Sweet potato galettes - I adored these! They are amazingly beautiful and so delicious... especially as they come to room temperature. The chile and the goat cheese and the sweet potato play so well together. I intend to use these to impress guests who come for dinner in autumn.
Cheddar and caraway cheese straws - made these as an after-school-snack when some of the kids had friends over. They ate them up and raved. (I thought the caraway might set them off, but they didn't notice.)
Ruth's mayonnaise - Wonderful! I love unique aiolis and this was so easy, I think I may never buy store mayo again. This one has quite a lot of garlic, and we left out the cilantro for our purposes. It makes a lot... It might be worth sharing with a neighbor, even though it lasts for two weeks in the fridge.
Apple and olive oil cake with maple icing - This wasn't well received the night I made it (I wasn't overly excited about it either). The next day, after school, I encouraged my kids just to have another slice. My daughter happily ate it. When I tossed the rest that evening, she was furious. "I LOVED that cake!" Huh.
Caramel and macadamia cheesecake - This was fantastic. And even better the next day. (I loved that the caramel looked like it was solid and then you cut it... and maybe it's the reaction of body heat or something... but it just melts in your mouth. This, contrasted with the crunchy caramelized macadamia nuts! The base cheesecake itself is an easy recipe and would work well even by itself.
Pistachio and rose water meringues - I was very excited about these. I've used lavender in cookies and cakes before, so why not roses!? I had to special order the rose water. No one liked them... especially after my husband said it was like eating his grandmother's soap. (I thought they were unique and might work for a women's tea or something. Advise: Halve the batch (at least!), and make them as small bites. And only use one teaspoon (or less) of the rose water.
And maybe well he should be. The manipulation of natural food into foodstuffs and its general acceptance by the public is depMichael Pollan is angry.
And maybe well he should be. The manipulation of natural food into foodstuffs and its general acceptance by the public is deplorable. The fact that the 'Western Diet' (read: 'American Diet') of fast, processed foods is embraced by The Establishment as an acceptable substitute for real, whole foods is enough to generate multiple conspiracy theory documentaries (Oh, wait. You say it's been done?) and bring an outraged outcry from the overweight and undernourished massive masses. (You see?! Just writing about it gets the vitriolic [high fructose corn syrup laden] juices flowing!)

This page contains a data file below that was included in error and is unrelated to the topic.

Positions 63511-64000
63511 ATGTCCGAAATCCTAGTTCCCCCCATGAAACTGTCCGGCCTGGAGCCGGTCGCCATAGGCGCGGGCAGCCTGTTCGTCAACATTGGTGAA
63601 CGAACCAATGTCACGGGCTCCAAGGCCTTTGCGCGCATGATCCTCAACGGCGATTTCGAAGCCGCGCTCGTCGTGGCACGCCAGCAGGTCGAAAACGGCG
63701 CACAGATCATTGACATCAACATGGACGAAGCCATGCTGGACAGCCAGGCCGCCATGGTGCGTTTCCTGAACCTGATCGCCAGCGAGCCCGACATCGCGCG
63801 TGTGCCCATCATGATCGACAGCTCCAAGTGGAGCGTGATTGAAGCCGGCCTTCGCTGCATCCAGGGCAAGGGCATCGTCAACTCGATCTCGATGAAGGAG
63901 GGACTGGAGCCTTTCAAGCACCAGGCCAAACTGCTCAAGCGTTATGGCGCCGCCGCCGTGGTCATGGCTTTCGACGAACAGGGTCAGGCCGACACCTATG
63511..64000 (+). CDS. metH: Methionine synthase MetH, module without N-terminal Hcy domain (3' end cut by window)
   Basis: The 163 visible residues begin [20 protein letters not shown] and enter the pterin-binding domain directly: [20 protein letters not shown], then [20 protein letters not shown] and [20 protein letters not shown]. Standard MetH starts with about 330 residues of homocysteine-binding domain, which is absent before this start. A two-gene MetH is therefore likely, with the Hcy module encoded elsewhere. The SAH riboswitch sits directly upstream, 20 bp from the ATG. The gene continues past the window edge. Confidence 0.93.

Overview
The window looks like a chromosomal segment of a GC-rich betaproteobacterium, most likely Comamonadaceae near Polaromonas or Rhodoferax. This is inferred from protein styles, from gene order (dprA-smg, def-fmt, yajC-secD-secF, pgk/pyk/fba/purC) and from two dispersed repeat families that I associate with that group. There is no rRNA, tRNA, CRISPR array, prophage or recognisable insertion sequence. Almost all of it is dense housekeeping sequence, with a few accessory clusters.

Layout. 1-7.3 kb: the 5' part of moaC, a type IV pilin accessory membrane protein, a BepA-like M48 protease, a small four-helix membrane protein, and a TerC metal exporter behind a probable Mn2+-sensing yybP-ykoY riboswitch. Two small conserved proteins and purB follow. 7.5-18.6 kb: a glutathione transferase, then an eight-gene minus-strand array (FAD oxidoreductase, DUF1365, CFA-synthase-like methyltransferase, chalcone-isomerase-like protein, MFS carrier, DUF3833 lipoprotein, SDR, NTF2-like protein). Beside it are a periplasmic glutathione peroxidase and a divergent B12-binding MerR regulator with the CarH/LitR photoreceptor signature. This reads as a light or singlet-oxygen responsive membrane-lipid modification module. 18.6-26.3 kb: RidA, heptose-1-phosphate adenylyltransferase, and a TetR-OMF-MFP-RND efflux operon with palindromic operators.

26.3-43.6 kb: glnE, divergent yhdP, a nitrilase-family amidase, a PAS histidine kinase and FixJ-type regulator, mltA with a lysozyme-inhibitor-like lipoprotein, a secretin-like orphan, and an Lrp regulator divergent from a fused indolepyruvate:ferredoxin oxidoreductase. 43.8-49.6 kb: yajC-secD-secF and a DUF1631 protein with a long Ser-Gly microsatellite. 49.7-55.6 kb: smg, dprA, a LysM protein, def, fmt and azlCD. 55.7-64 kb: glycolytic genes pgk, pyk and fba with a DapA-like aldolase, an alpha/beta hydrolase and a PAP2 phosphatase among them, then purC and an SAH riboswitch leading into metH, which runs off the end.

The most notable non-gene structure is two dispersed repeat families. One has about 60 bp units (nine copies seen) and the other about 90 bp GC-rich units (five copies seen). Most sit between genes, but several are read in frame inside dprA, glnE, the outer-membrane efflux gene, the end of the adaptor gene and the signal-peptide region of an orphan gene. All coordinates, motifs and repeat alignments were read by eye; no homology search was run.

His snarkiness shows through in his writing. And while I can appreciate a good deal of sarcasm and snark, at times it put me on the defensive while reading ideas that I agree with in practice. Pollan doesn't check his emotions at the door and therefore the reader must account for bias.
But, then again, what's wrong with a little passion? Get enough people in an uproar, and changes happen. Clearly, the mainstays of the American diet are something akin to chalk and Tupperware®. Even when seeking to eat healthily (which I've always considered myself doing - I already do the things he is proposing: eat mostly plants, in limited amounts; grow a garden), one cannot assume that the produce or meat comes from the best sources. After reading this book and then grocery shopping, I had an acute feeling of helplessness. And frustration. And indignation. And maybe even a little anger.
I could totally relate to this passage:
"The work of growing food contributes to your health long before you sit down to eat it, of course, but there is something particularly fitting about enlisting your body in its own sustenance. Much of what we call recreation or exercise consists of pointless physical labor, so it is especially satisfying when we can give that labor a point. But gardening consists of mental labor as well: learning about the different varieties; figuring out which do best under the conditions of your garden; acquainting yourself with the various microclimates - the subtle differences in light, moisture, and soil quality across even the tiniest patch of earth; and devising ways to outwit pests without resorting to chemicals. None of this work is terribly difficult; much of it is endlessly gratifying, and never more so than in the hour immediately before dinner, when I take a knife and a basket out to the garden and harvest whatever has declared itself ripest and tastiest."...more